News

Decreased oxygen levels could present hidden threat to marine species

"Scientists have shown that creatures which develop in hypoxic (low oxygen) conditions in the marine environment could experience previously unseen hindered development, and become compromised as adults. [...]

The prevalence of hypoxic (low oxygen) areas in coastal waters is predicted to increase in the future, both in terms of their scale and duration. And while the adults of many estuarine invertebrates can cope with short periods of hypoxia, it has previously been unclear whether that ability is present if animals are bred and reared under chronic hypoxia.[...]"

Source: Sciencedaily.com (University of Plymouth)

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Short-term acclimation in adults does not predict offspring acclimation potential to hypoxia

Abstract.

"The prevalence of hypoxic areas in coastal waters is predicted to increase and lead to reduced biodiversity. While the adult stages of many estuarine invertebrates can cope with short periods of hypoxia, it remains unclear whether that ability is present if animals are bred and reared under chronic hypoxia. We firstly investigated the effect of moderate, short-term environmental hypoxia (40% air saturation for one week) on metabolic performance in adults of an estuarine amphipod, and the fitness consequences of prolonged exposure. [...]"

Source: Scientific Reports
Authors: Manuela Truebano et al.
DOI: 10.1038/s41598-018-21490-y

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Fleet of sailboat drones could monitor climate change’s effect on oceans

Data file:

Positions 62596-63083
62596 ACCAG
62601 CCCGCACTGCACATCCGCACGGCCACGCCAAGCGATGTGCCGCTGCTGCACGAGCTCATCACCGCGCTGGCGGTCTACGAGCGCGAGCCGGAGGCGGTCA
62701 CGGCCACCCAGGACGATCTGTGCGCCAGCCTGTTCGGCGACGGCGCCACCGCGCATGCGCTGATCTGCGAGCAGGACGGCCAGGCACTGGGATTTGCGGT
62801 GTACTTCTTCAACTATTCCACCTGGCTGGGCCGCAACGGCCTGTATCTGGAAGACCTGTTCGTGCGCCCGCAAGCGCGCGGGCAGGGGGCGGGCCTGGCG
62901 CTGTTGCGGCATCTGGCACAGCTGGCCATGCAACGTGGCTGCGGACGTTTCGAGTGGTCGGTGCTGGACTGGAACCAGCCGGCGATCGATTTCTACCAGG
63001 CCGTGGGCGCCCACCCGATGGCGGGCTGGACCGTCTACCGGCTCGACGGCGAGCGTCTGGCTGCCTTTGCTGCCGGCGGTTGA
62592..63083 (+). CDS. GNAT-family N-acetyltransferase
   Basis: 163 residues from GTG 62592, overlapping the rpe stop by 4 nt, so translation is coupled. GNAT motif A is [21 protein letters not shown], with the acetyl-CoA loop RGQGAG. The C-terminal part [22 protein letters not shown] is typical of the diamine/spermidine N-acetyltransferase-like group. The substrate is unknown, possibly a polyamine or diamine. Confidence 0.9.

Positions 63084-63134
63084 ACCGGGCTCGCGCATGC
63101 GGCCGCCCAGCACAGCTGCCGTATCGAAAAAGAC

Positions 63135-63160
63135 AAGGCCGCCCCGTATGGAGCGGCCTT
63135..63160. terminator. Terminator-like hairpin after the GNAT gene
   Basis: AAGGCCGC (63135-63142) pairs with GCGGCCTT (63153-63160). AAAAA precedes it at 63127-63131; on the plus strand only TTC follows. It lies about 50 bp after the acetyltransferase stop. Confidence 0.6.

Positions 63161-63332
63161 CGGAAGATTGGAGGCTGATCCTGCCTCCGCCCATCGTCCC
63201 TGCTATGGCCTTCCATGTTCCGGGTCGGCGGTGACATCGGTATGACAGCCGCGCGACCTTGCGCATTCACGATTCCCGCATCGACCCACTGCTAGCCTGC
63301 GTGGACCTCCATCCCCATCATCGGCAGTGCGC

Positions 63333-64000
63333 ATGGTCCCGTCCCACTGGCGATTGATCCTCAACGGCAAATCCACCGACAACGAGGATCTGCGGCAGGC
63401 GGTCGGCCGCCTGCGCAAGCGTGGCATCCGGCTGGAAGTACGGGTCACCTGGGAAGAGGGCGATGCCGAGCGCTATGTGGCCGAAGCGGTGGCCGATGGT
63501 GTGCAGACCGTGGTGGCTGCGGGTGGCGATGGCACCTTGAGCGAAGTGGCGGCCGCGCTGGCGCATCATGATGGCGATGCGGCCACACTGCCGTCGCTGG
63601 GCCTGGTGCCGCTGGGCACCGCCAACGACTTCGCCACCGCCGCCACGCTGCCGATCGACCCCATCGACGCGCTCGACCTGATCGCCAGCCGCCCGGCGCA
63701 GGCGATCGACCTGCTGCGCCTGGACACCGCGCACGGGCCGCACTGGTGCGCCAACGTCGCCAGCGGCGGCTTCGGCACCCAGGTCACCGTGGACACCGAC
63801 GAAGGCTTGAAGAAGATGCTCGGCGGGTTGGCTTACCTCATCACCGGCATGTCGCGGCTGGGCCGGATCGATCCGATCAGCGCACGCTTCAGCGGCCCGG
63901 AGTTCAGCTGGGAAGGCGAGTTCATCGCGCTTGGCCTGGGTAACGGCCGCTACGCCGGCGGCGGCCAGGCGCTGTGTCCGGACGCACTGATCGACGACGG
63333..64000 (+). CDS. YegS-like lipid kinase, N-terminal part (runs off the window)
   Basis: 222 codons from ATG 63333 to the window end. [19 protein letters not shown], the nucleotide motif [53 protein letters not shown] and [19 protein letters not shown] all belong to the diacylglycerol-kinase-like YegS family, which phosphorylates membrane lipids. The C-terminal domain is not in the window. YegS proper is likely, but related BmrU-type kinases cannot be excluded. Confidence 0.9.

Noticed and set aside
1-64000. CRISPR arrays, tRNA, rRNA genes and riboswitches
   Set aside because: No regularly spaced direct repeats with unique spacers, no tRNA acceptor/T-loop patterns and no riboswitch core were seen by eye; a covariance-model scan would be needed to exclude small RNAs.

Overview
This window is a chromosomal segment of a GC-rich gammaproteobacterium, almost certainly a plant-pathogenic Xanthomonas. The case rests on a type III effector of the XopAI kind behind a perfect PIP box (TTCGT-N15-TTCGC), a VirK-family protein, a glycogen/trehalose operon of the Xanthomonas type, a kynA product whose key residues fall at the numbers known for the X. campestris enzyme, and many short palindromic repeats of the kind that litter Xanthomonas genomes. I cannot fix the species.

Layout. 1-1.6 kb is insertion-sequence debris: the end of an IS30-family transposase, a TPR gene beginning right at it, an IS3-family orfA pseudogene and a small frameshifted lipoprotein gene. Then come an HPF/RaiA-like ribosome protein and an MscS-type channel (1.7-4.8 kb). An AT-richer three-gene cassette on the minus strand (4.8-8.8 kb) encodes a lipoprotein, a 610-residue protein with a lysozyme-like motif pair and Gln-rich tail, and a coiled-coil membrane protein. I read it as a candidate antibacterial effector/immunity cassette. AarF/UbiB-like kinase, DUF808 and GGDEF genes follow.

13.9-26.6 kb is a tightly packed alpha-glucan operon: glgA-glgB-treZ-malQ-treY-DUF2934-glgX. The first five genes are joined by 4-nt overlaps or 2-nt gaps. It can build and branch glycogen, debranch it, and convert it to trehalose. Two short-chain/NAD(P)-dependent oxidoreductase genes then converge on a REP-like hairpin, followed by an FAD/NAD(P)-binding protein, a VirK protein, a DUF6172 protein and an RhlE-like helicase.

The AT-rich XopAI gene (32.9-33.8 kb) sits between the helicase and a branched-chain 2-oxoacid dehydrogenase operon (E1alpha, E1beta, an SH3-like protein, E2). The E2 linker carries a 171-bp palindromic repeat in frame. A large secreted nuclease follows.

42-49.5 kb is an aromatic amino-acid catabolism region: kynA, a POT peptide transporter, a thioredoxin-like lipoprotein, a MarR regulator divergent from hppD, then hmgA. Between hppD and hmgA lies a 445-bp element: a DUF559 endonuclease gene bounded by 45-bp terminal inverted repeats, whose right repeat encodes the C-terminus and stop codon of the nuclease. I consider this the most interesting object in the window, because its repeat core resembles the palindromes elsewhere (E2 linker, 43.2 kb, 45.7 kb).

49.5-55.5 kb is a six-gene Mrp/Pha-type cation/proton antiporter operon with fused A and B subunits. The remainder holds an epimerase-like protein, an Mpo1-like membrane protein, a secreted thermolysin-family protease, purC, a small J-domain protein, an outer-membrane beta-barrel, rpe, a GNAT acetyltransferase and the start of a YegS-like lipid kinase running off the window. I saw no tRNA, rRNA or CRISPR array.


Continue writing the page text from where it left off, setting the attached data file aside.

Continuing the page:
"Two 7-meter-long sailboats are set to return next month to California, after nearly 8 months tacking across the Pacific Ocean. Puttering along at half-speed, they will be heavy with barnacles and other growth. No captains will be at their helms.

That is not because of a mutiny. These sailboats, outfitted with sensors to probe the ocean, are semiautonomous drones, developed by Saildrone, a marine tech startup based in Alameda, California, in close collaboration with the National Oceanic and Atmospheric Administration (NOAA) in Washington, D.C. The voyage is the longest test for the drones and also the first science test in the Pacific—an important step in showing that they could replace an aging and expensive array of buoys that are the main way scientists sniff out signs of climate-disrupting El Niño events. [...]"

Source: Science Magazine

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A missing link in the estuarine nitrogen cycle?: Coupled nitrification-denitrification mediated by suspended particulate matter

Abstract.

"In estuarine and coastal ecosystems, the majority of previous studies have considered coupled nitrification-denitrification (CND) processes to be exclusively sediment based, with little focus on suspended particulate matter (SPM) in the water column. Here, we present evidence of CND processes in the water column of Hangzhou Bay, one of the largest macrotidal embayments in the world. [...]"

Source: Scientific Reports
Authors: Weijing Zhu et al.
DOI: 10.1038/s41598-018-20688-4

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Distribution of planktonic biogenic carbonate organisms in the Southern Ocean south of Australia: a baseline for ocean acidification impact assessment

Abstract.

"The Southern Ocean provides a vital service by absorbing about one-sixth of humankind's annual emissions of CO2. This comes with a cost – an increase in ocean acidity that is expected to have negative impacts on ocean ecosystems. The reduced ability of phytoplankton and zooplankton to precipitate carbonate shells is a clearly identified risk. The impact depends on the significance of these organisms in Southern Ocean ecosystems, but there is very little information on their abundance or distribution."